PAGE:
As Christians, we make an audacious claim: the audacious claim that our God, the creator of the universe, desires an intimate relationship with us, and we make the equally audacious claim that God wants quality time with us, time without all of the noise and bluster of this world. God seeks for us to grow in our relationship with God, knowing that we will always think there is a better time to do it, or that we are too busy, or that our current level of involvement with God is enough.
But when we don’t our lives suffer. This is why God gives us endurance-building spiritual disciplines and why each liturgical year, the church gives us Lent to explore and experiment new spiritual disciplines, or to at least renew the old ones.
Our piety is not for show so others will think highly of us. The practice of our faith is not punishment for our sins. Christ did not merely come to inform humankind about salvation. He came to transform humankind so that we could begin experiencing eternal life in the here and now, in this life. At first glance, the practice of giving of ourselves, our time, our talents, our resources may seem like work; at first glance, prayer may seem like work that we do not have time to do; at first fasting, doing without certain things in the midst of a gluttonous consumer culture may seem quaint, antiquated, and unnecessary.
However, all of these things serve to put us in places where we can grow in our faith, grow in our relationship with Christ, build stamina and endurance in our belief, and before we realize it, these practices that once seemed burdensome and superfluous are essentials in our lives, things we would not think of missing because we need them, because the bring us into the transformative presence of God, because they help enable us to be what we were created to be: children of the Most High God, servants of Christ, prophets of the cross and resurrection in the midst of a world with radically different priorities than those attested to in the life, death, and resurrection of Jesus Christ.
Lent is a time for us to honestly examine and reexamine ourselves, to understand our need of God, to see both where we need to grow and what we need to become. Lent is a time for us to honestly ask ourselves where our treasure is and where our heart is. It is a time for us to start anew, to be forgiven for our past, to allow our sins to be burned away into ashes by the love and grace of God, so that we can begin new lives, with new practices, with new priorities, as children made in the image of the living Christ, to eschew the fake that accomplishes little and embrace the eternal that endures forever.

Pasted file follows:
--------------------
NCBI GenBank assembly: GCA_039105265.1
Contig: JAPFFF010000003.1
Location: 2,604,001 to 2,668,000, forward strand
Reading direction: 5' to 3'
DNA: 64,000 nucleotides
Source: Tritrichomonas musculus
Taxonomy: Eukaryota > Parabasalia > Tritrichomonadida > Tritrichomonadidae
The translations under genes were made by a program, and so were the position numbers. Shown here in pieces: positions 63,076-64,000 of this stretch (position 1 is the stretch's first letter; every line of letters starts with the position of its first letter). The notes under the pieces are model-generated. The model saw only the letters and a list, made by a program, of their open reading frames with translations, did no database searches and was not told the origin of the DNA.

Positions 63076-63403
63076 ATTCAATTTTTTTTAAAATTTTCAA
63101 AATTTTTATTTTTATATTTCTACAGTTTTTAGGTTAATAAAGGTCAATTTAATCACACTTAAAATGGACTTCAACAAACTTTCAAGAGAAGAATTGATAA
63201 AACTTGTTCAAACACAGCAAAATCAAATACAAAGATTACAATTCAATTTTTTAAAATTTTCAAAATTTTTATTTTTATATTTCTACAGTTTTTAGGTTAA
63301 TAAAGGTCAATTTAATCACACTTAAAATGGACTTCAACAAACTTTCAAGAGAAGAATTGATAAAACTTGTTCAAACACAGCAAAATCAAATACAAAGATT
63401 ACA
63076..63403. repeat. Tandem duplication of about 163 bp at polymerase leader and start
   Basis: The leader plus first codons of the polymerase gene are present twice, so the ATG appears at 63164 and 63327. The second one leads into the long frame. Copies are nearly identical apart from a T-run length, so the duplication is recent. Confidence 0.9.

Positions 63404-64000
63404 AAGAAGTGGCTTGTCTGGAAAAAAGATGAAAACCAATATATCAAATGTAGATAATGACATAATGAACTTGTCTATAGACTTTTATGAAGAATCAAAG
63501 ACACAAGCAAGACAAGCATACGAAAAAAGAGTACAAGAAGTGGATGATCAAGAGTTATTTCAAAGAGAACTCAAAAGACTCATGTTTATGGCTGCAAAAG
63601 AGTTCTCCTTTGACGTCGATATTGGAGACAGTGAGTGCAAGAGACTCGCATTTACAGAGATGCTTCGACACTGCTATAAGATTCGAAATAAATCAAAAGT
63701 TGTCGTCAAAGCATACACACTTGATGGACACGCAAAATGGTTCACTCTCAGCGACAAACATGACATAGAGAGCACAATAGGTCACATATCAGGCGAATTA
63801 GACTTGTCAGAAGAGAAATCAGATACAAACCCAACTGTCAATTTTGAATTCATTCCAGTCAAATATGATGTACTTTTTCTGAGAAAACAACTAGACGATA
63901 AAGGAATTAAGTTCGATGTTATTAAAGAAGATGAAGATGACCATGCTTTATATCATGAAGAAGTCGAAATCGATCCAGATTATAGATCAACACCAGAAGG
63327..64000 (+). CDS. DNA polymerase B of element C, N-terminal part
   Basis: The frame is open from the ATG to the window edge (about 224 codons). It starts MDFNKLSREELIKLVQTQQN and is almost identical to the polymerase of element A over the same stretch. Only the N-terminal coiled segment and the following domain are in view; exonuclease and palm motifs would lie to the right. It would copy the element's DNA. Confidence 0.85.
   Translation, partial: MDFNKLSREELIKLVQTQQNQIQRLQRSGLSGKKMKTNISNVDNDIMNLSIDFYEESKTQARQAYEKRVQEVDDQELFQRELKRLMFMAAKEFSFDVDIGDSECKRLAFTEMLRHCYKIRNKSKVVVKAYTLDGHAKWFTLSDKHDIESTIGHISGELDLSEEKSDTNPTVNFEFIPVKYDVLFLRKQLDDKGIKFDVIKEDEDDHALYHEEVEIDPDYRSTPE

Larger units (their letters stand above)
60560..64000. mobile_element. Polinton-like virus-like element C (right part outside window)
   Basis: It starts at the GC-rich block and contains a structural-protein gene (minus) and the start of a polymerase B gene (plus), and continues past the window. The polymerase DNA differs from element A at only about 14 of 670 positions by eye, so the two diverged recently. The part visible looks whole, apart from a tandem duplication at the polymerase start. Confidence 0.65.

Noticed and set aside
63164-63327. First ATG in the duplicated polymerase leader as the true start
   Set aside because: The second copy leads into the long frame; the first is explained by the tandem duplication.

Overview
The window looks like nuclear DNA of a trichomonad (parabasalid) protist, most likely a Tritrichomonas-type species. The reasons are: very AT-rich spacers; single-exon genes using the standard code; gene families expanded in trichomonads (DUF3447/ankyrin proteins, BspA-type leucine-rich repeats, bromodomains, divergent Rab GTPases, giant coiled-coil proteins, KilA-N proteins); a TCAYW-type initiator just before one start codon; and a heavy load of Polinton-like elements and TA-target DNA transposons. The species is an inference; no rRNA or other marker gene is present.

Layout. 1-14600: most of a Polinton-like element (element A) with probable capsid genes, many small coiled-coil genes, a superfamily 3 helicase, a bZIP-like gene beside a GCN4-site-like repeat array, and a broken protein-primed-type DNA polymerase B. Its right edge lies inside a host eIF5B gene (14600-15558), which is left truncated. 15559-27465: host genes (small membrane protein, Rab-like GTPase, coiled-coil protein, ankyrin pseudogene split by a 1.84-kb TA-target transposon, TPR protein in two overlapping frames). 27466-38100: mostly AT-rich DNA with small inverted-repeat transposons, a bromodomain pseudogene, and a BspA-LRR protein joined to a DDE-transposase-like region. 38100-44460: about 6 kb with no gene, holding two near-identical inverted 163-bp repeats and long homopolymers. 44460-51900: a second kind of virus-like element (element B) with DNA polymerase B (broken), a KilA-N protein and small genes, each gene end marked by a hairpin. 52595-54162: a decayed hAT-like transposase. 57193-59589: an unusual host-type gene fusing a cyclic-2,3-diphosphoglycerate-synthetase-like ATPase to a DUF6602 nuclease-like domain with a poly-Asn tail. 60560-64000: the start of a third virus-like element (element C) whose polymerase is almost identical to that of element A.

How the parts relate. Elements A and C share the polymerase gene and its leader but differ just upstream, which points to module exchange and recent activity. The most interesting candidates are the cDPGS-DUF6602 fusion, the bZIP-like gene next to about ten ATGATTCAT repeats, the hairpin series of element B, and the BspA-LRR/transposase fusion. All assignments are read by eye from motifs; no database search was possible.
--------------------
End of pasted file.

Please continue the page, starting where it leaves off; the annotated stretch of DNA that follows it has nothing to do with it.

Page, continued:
In Boston 1869, eight women organized the Women’s Foreign Missionary Society in response to a lack of women’s health in India. In November of that year, these women were able to raise the funds necessary to send an educator named Isabella Thoburn and a doctor named Clara Swain to India, where male doctors would not treat female patients.
“Ms. Thoburn began a school with six young girls in Lucknow. This school expanded to include Isabella Thoburn College, the first women’s college in Asia. Dr. Swain began her medical work, resulting in the establishment of the first women’s hospital in Asia. Both of these institutions are still serving the people of India.”
This gathering of eight women in Boston in 1869 is known today as the United Methodist Women, with 800,000 members. The UMW is a marvelous testimony to what God can and will do with the humblest of beginnings, the smallest of first steps. When those eight women began their ministry, the gathering was small but the dream was not—the dream was big and transformative and God-sized. It was persistent a sense of God’s justice confronting the injustices and the inequities of this world that drove them to take one faithful step, and then another, and another, and as they did, they became stronger and stronger until they became this wondrous mission we know today, a mission that in so many ways, in so many United Methodist congregations like ours is the social conscience of the church, pushing us to stretch and grow and live our baptismal vows “to confront evil, injustice, and oppression in whatever forms they present themselves.”
What first step is God calling you to take this Lent? What is pushing you, pushing you towards growth in God’s grace? How is God challenging you, stretching you, inspiring you to build the endurance that will see you through the adventure of Christian discipleship that is ahead of you? What is holding you back?
God’s grace abounds and the road ahead is filled with beauty and it awaits you, one step made in faith at a time towards the transformational newness of life that Christ gave his life to bring to you, to me, to everyone.
Gloria In Excelsis Deo.